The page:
Hub Transport servers must also be designed to meet the capacity and transactional I/O requirements of the organization. As with the Edge Transport server, a minimum of 500 MB of free disk space and free database space must exist on the drive containing the message queue database, or the transport system will activate back pressure. You can modify the default value for the PercentageDatabaseDiskSpaceUsedHighThreshold parameter on Hub Transport servers.

noteNote:
In the RTM version of Exchange Server 2007, the transport system activates back pressure when free space falls below 4 gigabytes (GB). This threshold was lowered to 500 MB in Microsoft Exchange 2007 Service Pack 1 (SP1).

Message tracking log capacity depends on the number of messages received by the transport server. If your organization currently uses Exchange 2003, you can determine your current log generation rate, and set a hard limit for the number of days to keep data, such as 10 days. Microsoft generates 700 MB of message tracking logs each business day (less on the weekend) on the Hub Transport servers, and ensures enough capacity for a week of logs, which is approximately 4.5 GB.

Protocol log sizes vary depending on the activity. Microsoft generates 2.7 GB of protocol logs per day on the Hub Transport servers, and ensures that there is enough capacity for a week of logs, which is approximately 16 GB.

Transaction logs do not require much disk capacity because normal log creation is limited by the use of circular logging. As a result, the transaction logs can be placed on the operating system LUN. Microsoft uses a two-disk mirror for this LUN.

The database (mail.que) does not store items indefinitely, and the capacity reserved should be the average message size multiplied by the maximum queue, in the case where the queue is at maximum and the server is shut down. A 500,000 item queue at an average message size of 50 KB is approximately 25 GB of data in the database.

For most Hub Transport server deployments, we recommend that you also add an extra 20 percent overhead to the database size after all other factors have been considered.

Special consideration is necessary for Hub Transport servers in sites that contain:

  • Clustered mailbox servers deployed in a cluster continuous replication (CCR) environment using either Exchange Server 2007 RTM or Exchange 2007 SP1.

  • Mailbox servers running Exchange 2007 (SP1) that have one or more storage groups enabled for local continuous replication (LCR).

When deploying either of the preceding environments, make sure that you design your Hub Transport server with enough capacity to store mail long enough for all storage groups in its site, so that messages can be recovered in the event of an unscheduled outage of the active node. This feature is known as the transport dumpster.

The I/O overhead of the transport dumpster is similar to growing a queue. There are two parameters you can use to control how long a message stays in the transport dumpster: MaxDumpsterSizePerStorageGroup and MaxDumpsterTime. The default value for MaxDumpsterSizePerStorageGroup is 18 MB. To size the transport dumpster properly for your environment, take your largest acceptable message size and increase that size by 50 percent. For example, if the message quota is 10 MB, you would want to set the MaxDumpsterSizePerStorageGroup to 15 MB. If there is more than one Hub Transport server in the same Active Directory directory service site as the clustered mailbox server in the CCR environment, or an LCR environment running Exchange 2007 SP1, the aggregate storage for the storage groups on that clustered mailbox server is spread across all Hub Transport servers. For example, if you have four Hub Transport servers with a 15-MB transport dumpster, there would be a 60-MB transport dumpster for that storage group.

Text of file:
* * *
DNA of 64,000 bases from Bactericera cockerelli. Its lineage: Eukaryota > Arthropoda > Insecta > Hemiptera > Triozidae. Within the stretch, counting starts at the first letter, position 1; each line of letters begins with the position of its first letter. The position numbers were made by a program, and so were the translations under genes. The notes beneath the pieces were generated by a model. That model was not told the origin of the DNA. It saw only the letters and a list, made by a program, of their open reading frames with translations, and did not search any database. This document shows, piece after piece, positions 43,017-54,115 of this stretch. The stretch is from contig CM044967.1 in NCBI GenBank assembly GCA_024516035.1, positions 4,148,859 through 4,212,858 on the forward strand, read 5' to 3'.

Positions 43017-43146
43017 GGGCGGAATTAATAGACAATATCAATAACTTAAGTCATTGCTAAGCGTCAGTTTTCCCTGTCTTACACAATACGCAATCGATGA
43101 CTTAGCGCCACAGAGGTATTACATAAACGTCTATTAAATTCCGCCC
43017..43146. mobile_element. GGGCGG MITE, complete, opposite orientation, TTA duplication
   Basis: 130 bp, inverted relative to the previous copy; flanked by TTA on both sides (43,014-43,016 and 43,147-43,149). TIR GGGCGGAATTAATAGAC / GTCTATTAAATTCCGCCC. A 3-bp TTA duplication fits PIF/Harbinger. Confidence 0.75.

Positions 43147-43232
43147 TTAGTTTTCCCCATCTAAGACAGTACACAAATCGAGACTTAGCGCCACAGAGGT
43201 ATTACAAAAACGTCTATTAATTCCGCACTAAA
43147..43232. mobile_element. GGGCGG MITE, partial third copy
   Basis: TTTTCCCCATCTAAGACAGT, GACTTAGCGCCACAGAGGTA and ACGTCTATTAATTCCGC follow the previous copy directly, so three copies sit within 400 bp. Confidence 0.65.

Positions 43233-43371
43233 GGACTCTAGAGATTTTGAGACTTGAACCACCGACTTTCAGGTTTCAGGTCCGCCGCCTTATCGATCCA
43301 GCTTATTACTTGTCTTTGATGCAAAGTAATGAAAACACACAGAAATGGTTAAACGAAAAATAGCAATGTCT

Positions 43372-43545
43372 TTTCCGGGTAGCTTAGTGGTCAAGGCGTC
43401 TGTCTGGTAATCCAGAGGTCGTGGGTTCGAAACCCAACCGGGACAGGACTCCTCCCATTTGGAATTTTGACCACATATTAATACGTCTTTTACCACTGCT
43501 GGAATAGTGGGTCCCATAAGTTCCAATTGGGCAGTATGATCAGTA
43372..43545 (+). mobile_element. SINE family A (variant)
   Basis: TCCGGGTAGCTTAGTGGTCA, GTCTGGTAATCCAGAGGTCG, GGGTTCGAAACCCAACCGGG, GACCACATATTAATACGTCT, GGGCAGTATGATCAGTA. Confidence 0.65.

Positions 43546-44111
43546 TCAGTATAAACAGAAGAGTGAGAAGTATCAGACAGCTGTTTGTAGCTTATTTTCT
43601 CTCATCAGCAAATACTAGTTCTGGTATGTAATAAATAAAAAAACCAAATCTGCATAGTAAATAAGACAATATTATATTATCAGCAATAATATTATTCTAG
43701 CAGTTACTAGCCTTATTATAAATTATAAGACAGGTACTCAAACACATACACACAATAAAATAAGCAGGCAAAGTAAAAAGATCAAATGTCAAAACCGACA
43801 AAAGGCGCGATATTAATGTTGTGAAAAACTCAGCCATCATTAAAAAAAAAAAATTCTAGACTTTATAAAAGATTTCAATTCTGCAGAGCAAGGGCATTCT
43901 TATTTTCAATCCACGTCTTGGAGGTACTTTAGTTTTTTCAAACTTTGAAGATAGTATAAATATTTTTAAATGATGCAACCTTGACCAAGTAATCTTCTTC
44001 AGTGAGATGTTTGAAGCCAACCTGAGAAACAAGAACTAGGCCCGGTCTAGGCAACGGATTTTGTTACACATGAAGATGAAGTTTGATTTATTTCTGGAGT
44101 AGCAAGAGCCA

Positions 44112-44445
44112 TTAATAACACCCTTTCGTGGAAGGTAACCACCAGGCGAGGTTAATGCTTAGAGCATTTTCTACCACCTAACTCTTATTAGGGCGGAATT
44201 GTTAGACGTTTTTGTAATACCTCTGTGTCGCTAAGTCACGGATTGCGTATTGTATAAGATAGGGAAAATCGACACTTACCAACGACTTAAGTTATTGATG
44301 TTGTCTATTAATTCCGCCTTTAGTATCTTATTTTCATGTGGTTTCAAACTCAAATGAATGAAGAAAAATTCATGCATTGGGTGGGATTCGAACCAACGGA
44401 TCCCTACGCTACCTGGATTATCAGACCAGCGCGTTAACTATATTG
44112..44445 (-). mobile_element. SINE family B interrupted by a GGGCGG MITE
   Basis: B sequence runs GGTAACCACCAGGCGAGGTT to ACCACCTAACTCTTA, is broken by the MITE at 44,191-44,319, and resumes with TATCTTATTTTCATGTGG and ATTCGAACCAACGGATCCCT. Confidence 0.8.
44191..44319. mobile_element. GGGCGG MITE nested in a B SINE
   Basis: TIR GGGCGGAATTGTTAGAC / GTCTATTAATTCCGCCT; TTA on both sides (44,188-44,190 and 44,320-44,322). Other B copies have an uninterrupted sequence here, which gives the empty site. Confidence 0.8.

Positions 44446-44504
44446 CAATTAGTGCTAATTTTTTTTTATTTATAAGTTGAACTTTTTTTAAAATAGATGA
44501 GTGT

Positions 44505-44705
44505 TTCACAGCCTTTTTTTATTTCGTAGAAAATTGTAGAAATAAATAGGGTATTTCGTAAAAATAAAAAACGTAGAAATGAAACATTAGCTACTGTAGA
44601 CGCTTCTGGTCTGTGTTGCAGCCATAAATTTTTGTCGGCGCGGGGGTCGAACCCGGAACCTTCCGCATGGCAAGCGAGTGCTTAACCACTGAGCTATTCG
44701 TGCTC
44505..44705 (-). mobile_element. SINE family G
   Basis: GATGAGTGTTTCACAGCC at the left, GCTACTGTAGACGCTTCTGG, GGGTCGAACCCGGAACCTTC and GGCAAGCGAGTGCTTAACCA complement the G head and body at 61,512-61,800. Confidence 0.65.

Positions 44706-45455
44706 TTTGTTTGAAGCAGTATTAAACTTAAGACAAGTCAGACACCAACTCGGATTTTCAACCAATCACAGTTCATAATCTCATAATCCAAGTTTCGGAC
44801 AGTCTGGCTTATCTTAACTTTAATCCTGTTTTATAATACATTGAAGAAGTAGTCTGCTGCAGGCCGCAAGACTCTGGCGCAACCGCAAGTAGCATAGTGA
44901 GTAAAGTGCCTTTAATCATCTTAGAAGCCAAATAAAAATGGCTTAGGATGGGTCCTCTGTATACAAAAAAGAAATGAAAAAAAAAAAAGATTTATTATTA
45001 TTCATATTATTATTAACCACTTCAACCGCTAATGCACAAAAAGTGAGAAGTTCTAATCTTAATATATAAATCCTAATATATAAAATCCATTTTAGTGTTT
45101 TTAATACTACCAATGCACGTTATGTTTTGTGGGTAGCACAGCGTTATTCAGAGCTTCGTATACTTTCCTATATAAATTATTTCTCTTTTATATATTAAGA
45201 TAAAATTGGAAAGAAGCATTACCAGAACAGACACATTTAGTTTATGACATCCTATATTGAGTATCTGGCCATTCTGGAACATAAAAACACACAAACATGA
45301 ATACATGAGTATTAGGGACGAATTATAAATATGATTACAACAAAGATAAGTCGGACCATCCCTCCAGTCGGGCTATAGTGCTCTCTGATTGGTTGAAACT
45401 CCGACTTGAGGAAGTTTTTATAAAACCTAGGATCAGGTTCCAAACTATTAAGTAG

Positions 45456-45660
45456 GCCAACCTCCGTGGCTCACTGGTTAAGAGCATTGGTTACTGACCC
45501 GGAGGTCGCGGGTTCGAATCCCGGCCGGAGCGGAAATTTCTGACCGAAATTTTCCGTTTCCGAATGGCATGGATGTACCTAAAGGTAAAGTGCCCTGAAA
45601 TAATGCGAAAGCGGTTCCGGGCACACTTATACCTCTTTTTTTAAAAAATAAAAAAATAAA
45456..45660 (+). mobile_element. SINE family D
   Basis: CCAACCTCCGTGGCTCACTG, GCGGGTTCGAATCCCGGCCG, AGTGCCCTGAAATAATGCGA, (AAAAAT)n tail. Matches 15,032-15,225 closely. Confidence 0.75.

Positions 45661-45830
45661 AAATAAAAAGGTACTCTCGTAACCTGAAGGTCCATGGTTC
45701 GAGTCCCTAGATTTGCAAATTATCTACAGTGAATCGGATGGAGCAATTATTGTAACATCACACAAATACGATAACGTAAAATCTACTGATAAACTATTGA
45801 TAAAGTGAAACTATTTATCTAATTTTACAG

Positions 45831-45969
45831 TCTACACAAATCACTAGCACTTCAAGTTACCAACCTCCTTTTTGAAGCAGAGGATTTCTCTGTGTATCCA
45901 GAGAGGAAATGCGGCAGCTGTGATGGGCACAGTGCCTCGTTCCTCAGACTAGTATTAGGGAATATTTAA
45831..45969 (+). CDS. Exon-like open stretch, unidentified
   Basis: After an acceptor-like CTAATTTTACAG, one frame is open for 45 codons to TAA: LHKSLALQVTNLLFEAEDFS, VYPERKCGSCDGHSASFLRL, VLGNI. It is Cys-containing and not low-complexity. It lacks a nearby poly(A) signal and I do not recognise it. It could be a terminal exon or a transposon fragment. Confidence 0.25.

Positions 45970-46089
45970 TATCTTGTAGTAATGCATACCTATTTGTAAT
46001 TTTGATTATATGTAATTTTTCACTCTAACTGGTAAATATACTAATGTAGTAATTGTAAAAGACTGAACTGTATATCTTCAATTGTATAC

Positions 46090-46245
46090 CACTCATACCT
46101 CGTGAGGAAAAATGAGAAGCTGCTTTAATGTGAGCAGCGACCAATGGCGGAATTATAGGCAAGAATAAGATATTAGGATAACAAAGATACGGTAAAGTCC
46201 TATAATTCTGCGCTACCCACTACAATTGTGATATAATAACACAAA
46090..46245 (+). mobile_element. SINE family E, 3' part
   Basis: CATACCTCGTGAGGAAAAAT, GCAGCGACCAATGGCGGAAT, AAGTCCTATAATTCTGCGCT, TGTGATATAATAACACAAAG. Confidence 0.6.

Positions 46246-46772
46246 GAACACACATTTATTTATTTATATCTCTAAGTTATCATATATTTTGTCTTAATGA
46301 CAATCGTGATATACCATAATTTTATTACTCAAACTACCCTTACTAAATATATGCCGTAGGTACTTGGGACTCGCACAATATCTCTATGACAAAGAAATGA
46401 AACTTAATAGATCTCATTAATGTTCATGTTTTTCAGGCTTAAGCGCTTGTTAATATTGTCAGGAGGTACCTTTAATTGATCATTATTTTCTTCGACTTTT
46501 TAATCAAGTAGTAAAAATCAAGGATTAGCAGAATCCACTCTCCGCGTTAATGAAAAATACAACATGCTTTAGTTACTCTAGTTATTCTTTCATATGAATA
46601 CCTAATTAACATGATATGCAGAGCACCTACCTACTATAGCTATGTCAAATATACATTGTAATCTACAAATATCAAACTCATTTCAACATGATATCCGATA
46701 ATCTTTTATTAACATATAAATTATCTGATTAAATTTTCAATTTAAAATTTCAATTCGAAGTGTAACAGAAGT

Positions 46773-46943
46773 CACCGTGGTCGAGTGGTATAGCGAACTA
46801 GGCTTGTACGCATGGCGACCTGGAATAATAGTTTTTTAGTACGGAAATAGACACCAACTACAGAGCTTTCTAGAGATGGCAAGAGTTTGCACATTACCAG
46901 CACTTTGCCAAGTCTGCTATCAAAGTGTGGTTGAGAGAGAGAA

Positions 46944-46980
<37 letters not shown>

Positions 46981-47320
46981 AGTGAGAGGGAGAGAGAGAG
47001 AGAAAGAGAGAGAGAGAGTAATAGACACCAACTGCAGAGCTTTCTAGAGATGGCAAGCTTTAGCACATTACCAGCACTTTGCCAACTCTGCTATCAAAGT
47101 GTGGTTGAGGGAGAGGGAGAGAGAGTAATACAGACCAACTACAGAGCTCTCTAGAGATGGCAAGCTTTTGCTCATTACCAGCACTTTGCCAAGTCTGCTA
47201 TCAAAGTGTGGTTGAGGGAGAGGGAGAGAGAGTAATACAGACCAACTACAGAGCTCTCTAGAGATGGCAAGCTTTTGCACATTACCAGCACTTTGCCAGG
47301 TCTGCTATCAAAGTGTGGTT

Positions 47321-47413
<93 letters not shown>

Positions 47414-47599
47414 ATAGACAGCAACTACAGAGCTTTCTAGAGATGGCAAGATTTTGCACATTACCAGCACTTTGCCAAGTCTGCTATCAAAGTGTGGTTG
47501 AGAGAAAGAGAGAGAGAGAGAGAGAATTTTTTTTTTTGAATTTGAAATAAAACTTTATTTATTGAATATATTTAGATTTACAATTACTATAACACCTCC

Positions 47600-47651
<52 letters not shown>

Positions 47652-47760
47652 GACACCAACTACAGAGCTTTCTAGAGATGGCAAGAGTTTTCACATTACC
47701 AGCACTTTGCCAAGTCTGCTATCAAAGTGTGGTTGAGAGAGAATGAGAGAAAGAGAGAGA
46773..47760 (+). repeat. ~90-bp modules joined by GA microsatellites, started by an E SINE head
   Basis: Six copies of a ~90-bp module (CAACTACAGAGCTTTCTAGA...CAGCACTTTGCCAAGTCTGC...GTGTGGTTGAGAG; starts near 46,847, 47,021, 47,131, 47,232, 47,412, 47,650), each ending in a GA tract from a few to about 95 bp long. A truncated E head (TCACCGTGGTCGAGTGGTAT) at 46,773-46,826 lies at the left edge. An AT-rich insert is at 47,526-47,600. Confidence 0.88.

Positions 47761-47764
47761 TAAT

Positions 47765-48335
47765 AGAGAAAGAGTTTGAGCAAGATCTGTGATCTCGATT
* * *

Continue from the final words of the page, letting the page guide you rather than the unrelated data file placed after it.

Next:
For organizations without message size limits, we recommend that you set MaxDumpsterSizePerStorageGroup to a value that is 1.5 times the average size of messages sent within the organization. Also, if a maximum message size is not set, you cannot guarantee to get that message back after an unscheduled failover in a CCR environment, or after activation of the passive copy in an LCR environment that is running Exchange 2007 SP1.

We recommend that MaxDumpsterTime be set to 7 days, which is the default value.

The capacity consumed by the transport dumpster should be the number of storage groups multiplied by the maximum transport dumpster size. If the maximum transport dumpster size is 15 MB, and the Hub Transport server services 100 storage groups in an LCR (Exchange 2007 SP1) or CCR (Exchange 2007 RTM ) environment, 1.5 GB should be allocated for the transport dumpster.

In this example, the transaction logs are on the disk containing the operating system partition (C:), which is hosted by a battery-backed, caching RAID controller. The capacity requirements will be small (in the range of megabytes). For the sizing results, see the following tables.

Determining the capacity required by the transport dumpster feature is a two-step process. First, calculate the database size, and then determine the transaction log size.

Consider a Hub Transport server that receives an average of 5 messages per second over a 24-hour period, with a maximum queue of 500,000 items.

Transport dumpster sizing

Queue maximum Queue capacity Protocol logs Message tracking logs Transport dumpster Total size on disk